Nobelium hackers continue to attack Microsoft customers, Trojan on support computers

Sicherheit (Pexels, allgemeine Nutzung)[German]The activities of the suspected Russian Nobelium group continue. Microsoft has uncovered three successful hacks of customers and informed them. In addition, a Trojan was found on a Microsoft supporter's computer. This was able to pass on information about customers to the hackers.


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Nobelium is Microsoft's name for a state-sponsored hacking group that is believed to operate out of Russia and is responsible for the SolarWinds attacks. Microsoft's Threat Intelligence Center has tracked new activity from the threat actor Nobelium. Its security monitoring tools have detected password spray and brute force attacks. As a result, Microsoft has published some findings in this blog post to help customers and communities protect themselves. 

Three victims found

According to Microsoft, the hacker group's recent activities have been mostly unsuccessful, and most targets have not been successfully compromised. Microsoft is aware of three compromised facilities so far. All customers who were compromised or attacked were contacted by Microsoft.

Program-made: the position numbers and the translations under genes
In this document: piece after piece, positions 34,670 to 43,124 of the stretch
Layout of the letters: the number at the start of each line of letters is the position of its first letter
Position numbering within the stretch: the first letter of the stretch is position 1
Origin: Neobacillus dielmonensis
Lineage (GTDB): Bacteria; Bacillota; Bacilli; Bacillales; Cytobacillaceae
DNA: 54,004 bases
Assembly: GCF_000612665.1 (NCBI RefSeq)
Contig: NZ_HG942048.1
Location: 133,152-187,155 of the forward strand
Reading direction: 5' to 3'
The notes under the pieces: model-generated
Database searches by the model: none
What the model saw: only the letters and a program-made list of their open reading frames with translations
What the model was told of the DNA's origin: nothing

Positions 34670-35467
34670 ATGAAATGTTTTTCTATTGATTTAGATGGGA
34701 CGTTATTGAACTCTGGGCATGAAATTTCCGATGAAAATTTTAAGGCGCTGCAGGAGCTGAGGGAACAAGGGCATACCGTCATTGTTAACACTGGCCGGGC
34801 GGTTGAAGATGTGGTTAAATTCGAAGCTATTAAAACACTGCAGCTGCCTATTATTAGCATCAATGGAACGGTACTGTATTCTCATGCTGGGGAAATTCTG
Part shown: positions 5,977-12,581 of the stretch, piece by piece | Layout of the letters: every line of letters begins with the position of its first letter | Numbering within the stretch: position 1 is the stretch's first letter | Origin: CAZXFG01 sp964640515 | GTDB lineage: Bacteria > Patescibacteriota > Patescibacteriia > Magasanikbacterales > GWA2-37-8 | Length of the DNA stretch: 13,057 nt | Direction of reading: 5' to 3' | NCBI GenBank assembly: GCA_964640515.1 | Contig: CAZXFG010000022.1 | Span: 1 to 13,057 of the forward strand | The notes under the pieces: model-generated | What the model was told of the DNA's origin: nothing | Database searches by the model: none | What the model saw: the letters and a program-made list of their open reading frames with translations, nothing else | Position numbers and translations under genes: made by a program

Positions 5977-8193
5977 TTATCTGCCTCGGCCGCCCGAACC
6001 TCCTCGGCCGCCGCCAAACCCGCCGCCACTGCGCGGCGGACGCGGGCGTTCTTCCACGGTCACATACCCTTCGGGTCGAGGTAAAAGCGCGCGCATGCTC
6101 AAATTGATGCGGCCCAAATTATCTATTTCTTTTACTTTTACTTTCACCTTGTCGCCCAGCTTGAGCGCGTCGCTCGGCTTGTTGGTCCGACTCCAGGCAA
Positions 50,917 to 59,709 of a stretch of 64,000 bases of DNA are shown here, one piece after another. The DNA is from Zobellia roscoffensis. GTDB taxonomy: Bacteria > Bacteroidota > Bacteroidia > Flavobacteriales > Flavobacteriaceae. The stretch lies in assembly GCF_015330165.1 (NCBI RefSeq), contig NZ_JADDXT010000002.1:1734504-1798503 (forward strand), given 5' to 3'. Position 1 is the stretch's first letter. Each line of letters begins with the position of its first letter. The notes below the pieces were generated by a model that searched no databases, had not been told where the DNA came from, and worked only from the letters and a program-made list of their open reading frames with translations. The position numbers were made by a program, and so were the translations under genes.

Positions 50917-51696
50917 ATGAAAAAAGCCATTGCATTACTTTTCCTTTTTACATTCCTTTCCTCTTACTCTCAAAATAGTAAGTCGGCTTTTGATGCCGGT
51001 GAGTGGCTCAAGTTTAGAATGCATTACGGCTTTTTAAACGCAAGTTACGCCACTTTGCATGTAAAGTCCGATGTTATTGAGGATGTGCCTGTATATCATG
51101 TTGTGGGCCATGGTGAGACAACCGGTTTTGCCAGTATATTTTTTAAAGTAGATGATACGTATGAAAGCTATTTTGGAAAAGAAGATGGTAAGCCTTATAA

This type of activity is not new and targeted specific customers. Primarily IT companies (57%), followed by government agencies (20%), and smaller shares for non-governmental organizations and think tanks, as well as financial services.  Most of the activity focused on U.S. interests, about 45%, followed by 10% in the U.K. and smaller numbers from Germany and Canada.  In total, 36 countries were targeted.

Trojan  found on system

During the analysis of an ongoing activity, Microsoft security researchers also discovered a Trojan on a computer belonging to one of the customer support employees. Through the computer, the employee had access to basic account information for a small number of Microsoft customers.

The threat actor used this information in some cases to launch highly targeted attacks as part of its broad campaign. Microsoft says it responded quickly. They removed access and secured the device. The investigation is ongoing, but Microsoft confirms that Microsoft support agents are configured with the minimal permissions required under Microsoft's Zero Trust approach for "least privileged access" to customer information. We are notifying all affected customers and assisting them in keeping their accounts secure.


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